Fred Fairbrass, Right Said Fred: We never really fit in. When everyone else was doing post-punk New Wave, we were busy doing sort of … acoustic power-pop. Which just didn’t fit. We toured with Suicide and with Joy Division. We were just on the road in the U.K. mostly, from ’78, ’79 right through to when we moved to New York in ’86, ’87. Like most musicians, we had part-time jobs – we worked in video production, we both worked in gyms. People always thought we were going to do something, and we never did.
I saw a documentary on Twisted Sister and there were quite a few … parallels with things that went wrong, yeah. People falling out and people becoming ill or just moving out of the country. You sign to somebody then they get picked up by another company and you’re left with an A&R guy that hates you. All the stuff bands go through. What was interesting about New York in that period, it was very hedonistic. Big parties like [the drag hangout] Jackie 60. Richard worked at [nightclub] Nell’s. I worked at [the punk-rock clothier] Trash and Vaudeville. We just did a load of stuff – we went to a lot of really dodgy parties.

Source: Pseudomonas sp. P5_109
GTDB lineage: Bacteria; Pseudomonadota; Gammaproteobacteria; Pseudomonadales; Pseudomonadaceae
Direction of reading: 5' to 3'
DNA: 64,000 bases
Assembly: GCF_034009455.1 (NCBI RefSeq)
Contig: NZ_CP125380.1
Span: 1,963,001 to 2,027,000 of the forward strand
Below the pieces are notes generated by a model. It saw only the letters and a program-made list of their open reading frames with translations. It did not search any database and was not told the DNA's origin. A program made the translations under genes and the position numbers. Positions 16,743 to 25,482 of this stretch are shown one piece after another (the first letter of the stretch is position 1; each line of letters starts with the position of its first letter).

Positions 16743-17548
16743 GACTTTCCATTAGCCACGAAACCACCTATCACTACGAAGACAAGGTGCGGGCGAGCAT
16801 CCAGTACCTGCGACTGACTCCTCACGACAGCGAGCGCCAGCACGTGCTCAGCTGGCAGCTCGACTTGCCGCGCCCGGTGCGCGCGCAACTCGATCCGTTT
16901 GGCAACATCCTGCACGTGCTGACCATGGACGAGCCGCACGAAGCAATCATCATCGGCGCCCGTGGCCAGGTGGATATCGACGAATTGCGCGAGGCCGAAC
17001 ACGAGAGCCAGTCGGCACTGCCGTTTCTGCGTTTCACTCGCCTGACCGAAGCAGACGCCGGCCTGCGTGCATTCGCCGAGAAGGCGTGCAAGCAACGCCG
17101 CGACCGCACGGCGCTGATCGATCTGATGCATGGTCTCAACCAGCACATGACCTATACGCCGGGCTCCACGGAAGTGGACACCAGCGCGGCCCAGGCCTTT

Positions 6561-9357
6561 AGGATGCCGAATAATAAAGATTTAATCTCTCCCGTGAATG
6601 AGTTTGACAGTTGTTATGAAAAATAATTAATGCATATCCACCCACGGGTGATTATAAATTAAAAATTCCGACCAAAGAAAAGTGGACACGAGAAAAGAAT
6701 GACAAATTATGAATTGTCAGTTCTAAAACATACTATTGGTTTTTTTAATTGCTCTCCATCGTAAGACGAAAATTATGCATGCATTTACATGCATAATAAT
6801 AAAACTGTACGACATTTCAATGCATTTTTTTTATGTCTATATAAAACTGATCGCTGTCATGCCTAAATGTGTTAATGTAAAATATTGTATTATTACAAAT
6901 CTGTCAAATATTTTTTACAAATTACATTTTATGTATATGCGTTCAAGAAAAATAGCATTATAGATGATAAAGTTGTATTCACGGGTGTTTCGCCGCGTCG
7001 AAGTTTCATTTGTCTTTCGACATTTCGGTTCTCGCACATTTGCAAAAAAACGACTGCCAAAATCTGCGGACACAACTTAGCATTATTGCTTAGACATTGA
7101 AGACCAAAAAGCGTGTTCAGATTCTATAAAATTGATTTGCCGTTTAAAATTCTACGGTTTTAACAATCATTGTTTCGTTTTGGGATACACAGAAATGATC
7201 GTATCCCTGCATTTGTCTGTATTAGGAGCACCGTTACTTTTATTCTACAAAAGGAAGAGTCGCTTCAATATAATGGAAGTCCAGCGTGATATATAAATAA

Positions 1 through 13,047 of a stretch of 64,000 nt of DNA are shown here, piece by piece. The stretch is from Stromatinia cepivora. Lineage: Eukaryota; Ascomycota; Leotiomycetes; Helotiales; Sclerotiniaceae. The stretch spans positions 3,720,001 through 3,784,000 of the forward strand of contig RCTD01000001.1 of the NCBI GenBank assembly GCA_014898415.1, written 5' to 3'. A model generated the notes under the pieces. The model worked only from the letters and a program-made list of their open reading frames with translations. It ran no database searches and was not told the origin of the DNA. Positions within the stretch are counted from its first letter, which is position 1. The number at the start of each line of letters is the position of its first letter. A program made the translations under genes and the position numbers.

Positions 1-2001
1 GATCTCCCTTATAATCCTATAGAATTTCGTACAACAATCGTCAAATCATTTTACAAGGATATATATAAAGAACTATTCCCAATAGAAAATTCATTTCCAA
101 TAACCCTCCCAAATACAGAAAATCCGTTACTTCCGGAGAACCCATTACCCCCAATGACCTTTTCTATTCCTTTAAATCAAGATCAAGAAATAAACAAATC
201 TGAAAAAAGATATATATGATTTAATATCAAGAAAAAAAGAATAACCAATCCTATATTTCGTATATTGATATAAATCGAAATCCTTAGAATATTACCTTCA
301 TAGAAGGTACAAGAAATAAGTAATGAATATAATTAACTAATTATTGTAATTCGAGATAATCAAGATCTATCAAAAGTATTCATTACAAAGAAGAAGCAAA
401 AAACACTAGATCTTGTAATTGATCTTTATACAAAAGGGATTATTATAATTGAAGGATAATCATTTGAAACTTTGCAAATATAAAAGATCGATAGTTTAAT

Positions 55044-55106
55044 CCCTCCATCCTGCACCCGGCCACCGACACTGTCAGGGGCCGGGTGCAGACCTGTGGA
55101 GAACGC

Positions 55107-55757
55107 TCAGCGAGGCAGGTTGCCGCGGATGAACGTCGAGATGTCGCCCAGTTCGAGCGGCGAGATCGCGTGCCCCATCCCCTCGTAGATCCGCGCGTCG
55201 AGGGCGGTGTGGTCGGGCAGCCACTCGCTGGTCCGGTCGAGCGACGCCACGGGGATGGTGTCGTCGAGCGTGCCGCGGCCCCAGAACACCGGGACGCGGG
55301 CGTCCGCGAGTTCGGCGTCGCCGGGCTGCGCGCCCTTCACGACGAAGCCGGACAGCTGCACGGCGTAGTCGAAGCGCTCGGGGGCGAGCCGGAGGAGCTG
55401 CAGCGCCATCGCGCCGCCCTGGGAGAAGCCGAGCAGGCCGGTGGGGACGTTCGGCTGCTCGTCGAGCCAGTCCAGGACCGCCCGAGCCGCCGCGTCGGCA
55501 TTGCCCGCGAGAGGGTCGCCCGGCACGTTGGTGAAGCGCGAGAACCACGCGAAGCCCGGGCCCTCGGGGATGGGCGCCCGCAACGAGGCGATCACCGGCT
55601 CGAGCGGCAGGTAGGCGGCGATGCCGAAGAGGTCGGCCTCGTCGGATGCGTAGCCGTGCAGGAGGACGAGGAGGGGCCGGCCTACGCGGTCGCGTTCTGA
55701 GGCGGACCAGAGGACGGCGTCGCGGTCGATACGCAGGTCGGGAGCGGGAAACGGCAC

(After I’m Too Sexy broke big) We were channel surfing and we found this local Miami station, and it was just as we’d got there that he said, “Now, America’s Number One is Right Said Fred.” We’d just tuned in about five seconds before the guy said it. I have to say, that was the first moment I thought, “Fuck! That was actually pretty amazing.” An independent band with no money, making it. … Some bands had to get there if they’ve got a huge amount of debt from a major label. And they spend the next 10 years trying to pay it off. We were incredibly lucky, because everything we made was profit. Because we hadn’t spent any money. We didn’t have any.